Teh Eng Koon/AFP/Getty Images
Visitors walk past bullet trains at a station in Beijing. China is one of many countries that makes use of high-speed rail.
Visitors walk past bullet trains at a station in Beijing. China is one of many countries that makes use of high-speed rail. Teh Eng Koon/AFP/Getty Images
Among the winners in the $787 billion stimulus package that President Obama signed into law last week are backers of high-speed rail. The legislation included $8 billion for fast trains in the U.S. — the most ever allocated for rail at one time.
Transportation Secretary Ray LaHood says high-speed rail could be a signature issue for Obama. "I do think this is the transformational issue for this administration when it comes to transportation," LaHood said. "I think President Obama would like to be known as the high-speed rail president, and I think he can be."
LaHood has sent Obama a memo outlining a half-dozen rail corridors across the country that could be in line to get some of the high-speed rail money.
The state that may be furthest along in planning is California, where voters approved a $9 billion bond issue last fall for high speed trains. Quentin Kopp, a former judge who is chairman of the California High-Speed Rail Authority, expects a lot of the federal money to wind up in the California system, which would link the state's largest cities.
"A trip from San Francisco to Los Angeles, which is about 410, 420 miles, will take two hours and 38 minutes with a one-way fare of $55," Kopp says. That's about half to one-third the cost of a plane ticket for a comparable trip.
Illinois, the home state of both Obama and LaHood, also will likely get a large chunk of federal funds. Chicago is already a major rail hub for the region and the nation. Rick Harnish, executive director of the Midwest High Speed Rail Association, an advocacy group, says his region could use the money to improve and speed existing service.
"What we're hoping the stimulus money gets used for is upgrading the existing route between Chicago to St. Louis, to get the trip down to three-and-a-half or four hours," Harnish said. He also hopes to start the engineering work for "a true high-speed line that would bring that service down to two hours."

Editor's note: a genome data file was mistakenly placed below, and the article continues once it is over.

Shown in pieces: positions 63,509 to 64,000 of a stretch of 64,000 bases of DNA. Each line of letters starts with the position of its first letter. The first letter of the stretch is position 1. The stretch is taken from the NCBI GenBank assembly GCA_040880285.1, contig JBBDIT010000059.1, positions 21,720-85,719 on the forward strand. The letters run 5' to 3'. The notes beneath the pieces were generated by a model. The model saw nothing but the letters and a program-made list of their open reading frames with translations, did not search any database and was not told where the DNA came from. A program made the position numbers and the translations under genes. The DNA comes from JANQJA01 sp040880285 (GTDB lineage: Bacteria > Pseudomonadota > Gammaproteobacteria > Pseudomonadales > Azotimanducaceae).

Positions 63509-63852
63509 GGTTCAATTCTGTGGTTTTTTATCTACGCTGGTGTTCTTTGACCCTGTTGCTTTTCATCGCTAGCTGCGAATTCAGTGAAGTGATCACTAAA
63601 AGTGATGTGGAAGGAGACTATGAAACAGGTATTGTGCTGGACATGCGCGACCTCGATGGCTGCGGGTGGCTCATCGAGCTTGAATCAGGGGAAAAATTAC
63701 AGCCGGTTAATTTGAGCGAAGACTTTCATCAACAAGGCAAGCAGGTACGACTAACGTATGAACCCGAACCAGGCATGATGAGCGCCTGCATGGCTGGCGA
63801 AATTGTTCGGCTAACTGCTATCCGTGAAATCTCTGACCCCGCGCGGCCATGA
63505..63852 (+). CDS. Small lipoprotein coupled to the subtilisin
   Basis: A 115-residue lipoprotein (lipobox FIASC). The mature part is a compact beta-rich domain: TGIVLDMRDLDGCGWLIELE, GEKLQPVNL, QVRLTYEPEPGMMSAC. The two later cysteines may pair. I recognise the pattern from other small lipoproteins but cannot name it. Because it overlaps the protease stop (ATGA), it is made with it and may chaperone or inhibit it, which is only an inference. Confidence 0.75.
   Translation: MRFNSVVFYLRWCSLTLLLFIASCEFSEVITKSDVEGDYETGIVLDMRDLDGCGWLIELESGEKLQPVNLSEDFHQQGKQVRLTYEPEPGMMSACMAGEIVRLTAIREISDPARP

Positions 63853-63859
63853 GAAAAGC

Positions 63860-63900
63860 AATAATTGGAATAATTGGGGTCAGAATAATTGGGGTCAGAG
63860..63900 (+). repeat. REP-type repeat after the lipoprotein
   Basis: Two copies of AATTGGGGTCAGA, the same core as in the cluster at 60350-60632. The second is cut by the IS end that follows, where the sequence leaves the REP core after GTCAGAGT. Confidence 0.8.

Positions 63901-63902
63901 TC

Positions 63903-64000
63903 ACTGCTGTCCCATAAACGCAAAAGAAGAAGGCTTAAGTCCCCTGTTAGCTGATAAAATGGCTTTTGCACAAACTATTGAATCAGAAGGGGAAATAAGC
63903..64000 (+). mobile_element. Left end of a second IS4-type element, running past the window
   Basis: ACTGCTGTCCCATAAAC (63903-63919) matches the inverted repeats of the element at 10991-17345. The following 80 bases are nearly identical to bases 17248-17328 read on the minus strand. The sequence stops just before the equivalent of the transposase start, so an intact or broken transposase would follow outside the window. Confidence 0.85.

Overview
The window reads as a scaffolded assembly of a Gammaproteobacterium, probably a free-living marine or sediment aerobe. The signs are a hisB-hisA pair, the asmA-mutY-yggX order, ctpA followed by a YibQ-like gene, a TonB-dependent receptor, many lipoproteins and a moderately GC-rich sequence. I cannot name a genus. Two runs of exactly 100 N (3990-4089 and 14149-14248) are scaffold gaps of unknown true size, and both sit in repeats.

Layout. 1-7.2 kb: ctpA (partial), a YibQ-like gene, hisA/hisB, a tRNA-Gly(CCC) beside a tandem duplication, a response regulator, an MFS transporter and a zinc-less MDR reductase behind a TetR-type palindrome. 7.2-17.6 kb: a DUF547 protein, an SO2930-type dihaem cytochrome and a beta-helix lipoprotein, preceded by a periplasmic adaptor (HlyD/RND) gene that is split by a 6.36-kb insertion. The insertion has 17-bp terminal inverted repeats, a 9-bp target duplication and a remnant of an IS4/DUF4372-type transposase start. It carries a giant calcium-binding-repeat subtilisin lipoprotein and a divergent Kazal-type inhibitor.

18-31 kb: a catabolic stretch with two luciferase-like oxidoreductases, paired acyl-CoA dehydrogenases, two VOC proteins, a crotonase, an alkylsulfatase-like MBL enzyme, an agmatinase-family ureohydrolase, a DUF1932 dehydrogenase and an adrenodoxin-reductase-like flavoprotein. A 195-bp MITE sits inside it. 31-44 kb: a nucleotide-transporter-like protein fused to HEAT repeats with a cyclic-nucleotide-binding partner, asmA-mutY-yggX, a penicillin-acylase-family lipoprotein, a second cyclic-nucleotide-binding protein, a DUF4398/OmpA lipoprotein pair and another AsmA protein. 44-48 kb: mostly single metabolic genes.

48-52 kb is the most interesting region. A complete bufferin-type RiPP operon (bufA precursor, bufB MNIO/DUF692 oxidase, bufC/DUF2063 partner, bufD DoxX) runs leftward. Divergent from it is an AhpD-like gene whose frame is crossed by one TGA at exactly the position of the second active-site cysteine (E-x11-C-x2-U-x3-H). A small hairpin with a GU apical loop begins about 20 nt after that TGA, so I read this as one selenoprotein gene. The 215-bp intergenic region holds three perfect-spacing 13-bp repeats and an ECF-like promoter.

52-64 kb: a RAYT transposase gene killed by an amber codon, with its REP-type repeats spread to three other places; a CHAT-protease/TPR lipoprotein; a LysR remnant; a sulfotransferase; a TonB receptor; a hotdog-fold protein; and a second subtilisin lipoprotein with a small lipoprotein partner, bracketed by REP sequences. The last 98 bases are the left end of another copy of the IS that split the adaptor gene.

High-speed rail advocates also would like to see service between Chicago and Minneapolis. And planners in Texas, Florida and Ohio say lines would work to connect their population centers.
The closest approximation to high-speed rail in the U.S. is currently Amtrak's Acela service, running from Washington, D.C., to New York and north to Boston. The trip to New York is supposed to take 2 hours and 46 minutes, averaging 86 miles per hour. That's about half the speed of France's TGV trains.
Joe Vranich, who has written several books on high-speed rail, says the most effective use of the stimulus money would be to build what he calls a truly high-speed line between Washington and New York.
"That's the place where we clearly need such trains the most," Vranich said.
He jokes that if he were "king of high speed rail," he would beef up Acela service "to the levels we see in France or Japan. And once we've demonstrated what a real high-speed rail system can do, hopefully we can diminish these foolish calls for feeble high-speed rail in the other parts of the country and do this job the right way."
But political realities most likely will mean the $8 billion will be divided among several train corridors, diluting the impact somewhat. But there may be more good news for fast-train backers: Obama is expected to seek an additional $1 billion for high-speed rail in his outline for the 2010 budget later this week.